"Sorry, we call it the final waiting room...." 
"Oh allright, that sounds positive-- It's the last one before we get seen by the doctor?"
"Not really" the nurse answered. "It's just the final one in the green section of the hospital.  After that you enter yellow."
"You mean, another waiting room?"
"Oh yes, of course.  You're only going to be in yellow!  You still have to wait in red and blue.  There are still quite a  few more waiting rooms to go buddy, so get ready!" she said cheerfully and walked away with her coat and several plastic grocery bags.
And so there we sit still, in the green section waiting room, waiting to move on to the next waiting room… always wondering if the next one, will be the last one.




11 comments:

  1. This comment has been removed by the author.

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  2. Wow! Sounds like Disneyworld, but without the rides. Here is America, on my last trip to the "emergency" room, I had to wait only seven hours. Of course, my wait was over when I walked out. I never even saw a doctor.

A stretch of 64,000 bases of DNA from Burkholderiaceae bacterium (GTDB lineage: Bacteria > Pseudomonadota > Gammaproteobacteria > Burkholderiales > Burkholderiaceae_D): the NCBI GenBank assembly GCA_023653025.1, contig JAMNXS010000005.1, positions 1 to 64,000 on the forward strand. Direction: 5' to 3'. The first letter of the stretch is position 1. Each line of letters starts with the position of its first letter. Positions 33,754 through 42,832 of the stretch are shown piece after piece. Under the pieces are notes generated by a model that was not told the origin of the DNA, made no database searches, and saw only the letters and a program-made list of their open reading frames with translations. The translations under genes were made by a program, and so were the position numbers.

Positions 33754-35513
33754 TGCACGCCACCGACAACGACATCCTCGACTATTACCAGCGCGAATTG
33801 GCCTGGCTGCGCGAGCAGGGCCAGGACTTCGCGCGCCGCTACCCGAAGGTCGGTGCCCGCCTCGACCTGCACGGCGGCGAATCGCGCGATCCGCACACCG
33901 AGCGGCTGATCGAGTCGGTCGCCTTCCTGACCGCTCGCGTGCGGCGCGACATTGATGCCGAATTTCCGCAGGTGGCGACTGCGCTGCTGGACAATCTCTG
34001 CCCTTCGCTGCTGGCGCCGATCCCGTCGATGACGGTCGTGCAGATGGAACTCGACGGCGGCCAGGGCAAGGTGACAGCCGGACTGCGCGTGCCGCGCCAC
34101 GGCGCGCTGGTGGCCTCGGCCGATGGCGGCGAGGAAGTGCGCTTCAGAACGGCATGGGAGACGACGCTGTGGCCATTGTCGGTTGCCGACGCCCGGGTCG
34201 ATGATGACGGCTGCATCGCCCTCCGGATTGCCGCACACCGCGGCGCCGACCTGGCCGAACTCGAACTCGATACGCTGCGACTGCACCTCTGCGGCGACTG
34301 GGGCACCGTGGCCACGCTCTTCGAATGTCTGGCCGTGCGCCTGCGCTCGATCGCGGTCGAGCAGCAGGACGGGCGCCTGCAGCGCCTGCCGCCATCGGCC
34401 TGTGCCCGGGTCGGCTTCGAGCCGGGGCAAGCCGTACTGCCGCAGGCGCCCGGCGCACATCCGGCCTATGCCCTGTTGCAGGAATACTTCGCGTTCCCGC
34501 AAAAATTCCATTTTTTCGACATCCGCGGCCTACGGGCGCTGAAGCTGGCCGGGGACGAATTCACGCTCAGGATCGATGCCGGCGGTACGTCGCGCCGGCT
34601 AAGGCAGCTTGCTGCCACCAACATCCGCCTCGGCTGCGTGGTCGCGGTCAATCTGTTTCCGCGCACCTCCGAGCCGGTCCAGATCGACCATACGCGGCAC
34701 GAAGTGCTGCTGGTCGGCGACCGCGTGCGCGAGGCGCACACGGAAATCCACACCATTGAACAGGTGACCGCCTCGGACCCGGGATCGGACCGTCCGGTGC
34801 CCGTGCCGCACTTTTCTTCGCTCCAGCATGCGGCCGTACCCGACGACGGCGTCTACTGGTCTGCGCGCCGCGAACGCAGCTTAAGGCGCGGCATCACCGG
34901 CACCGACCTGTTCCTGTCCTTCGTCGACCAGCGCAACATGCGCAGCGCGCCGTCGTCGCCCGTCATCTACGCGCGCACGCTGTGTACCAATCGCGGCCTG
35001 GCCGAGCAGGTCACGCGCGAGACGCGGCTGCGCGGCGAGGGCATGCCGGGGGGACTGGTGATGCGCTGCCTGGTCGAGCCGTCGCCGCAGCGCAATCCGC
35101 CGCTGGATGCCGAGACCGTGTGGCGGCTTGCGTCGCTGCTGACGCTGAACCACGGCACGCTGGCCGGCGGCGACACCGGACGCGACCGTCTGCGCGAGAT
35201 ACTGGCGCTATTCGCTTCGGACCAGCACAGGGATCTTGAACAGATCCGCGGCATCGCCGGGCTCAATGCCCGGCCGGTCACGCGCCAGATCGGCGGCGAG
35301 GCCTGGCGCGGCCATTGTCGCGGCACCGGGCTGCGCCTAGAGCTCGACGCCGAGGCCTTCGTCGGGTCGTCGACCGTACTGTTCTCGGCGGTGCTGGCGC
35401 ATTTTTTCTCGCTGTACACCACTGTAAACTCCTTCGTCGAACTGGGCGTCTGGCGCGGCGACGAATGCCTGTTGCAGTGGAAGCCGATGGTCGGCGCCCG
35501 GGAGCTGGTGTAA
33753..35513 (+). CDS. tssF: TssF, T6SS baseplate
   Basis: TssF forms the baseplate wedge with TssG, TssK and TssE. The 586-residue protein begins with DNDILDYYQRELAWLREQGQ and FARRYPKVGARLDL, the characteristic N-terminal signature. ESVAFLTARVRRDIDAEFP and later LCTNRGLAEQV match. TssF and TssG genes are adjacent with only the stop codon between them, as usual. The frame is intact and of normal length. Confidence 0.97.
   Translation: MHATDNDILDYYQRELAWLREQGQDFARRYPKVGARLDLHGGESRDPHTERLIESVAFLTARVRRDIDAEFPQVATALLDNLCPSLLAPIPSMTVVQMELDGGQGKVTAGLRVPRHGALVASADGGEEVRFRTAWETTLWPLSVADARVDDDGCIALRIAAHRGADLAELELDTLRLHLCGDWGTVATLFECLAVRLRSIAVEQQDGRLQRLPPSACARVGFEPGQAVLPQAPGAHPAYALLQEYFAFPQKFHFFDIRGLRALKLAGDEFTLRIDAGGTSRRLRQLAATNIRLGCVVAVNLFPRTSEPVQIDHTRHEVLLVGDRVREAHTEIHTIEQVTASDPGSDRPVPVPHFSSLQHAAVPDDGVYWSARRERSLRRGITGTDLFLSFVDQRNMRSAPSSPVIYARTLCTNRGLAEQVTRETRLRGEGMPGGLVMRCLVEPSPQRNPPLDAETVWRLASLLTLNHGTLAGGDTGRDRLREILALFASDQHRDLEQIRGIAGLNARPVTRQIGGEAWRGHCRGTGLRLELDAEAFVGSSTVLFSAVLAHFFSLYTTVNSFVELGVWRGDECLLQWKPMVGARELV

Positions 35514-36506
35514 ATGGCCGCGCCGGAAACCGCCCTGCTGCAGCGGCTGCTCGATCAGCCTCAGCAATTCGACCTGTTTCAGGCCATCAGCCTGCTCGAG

Chicopee

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  3. incredibly spiritual lp,so stunning music.all players here are outstanding!!!!!!!!

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  4. very nice LP - thank u.
    I trust ur wife is recovered & I'm assuming you're not still in ER tho it wouldn't surprise!
    Good luck

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  5. Yes, fortunately, or perhaps unfortunately, my wife's voice has returned in full force: she has taken the opportunity to berate me with it for both real and imagined transgressions, as before...

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  6. Thanks for this nice record. Your ECM comparison is a perfect match, albeit with a hint of synth fusion. Exactely my taste.

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  7. thomas clausen mirror
    https://www.sendspace.com/pro/dl/32x278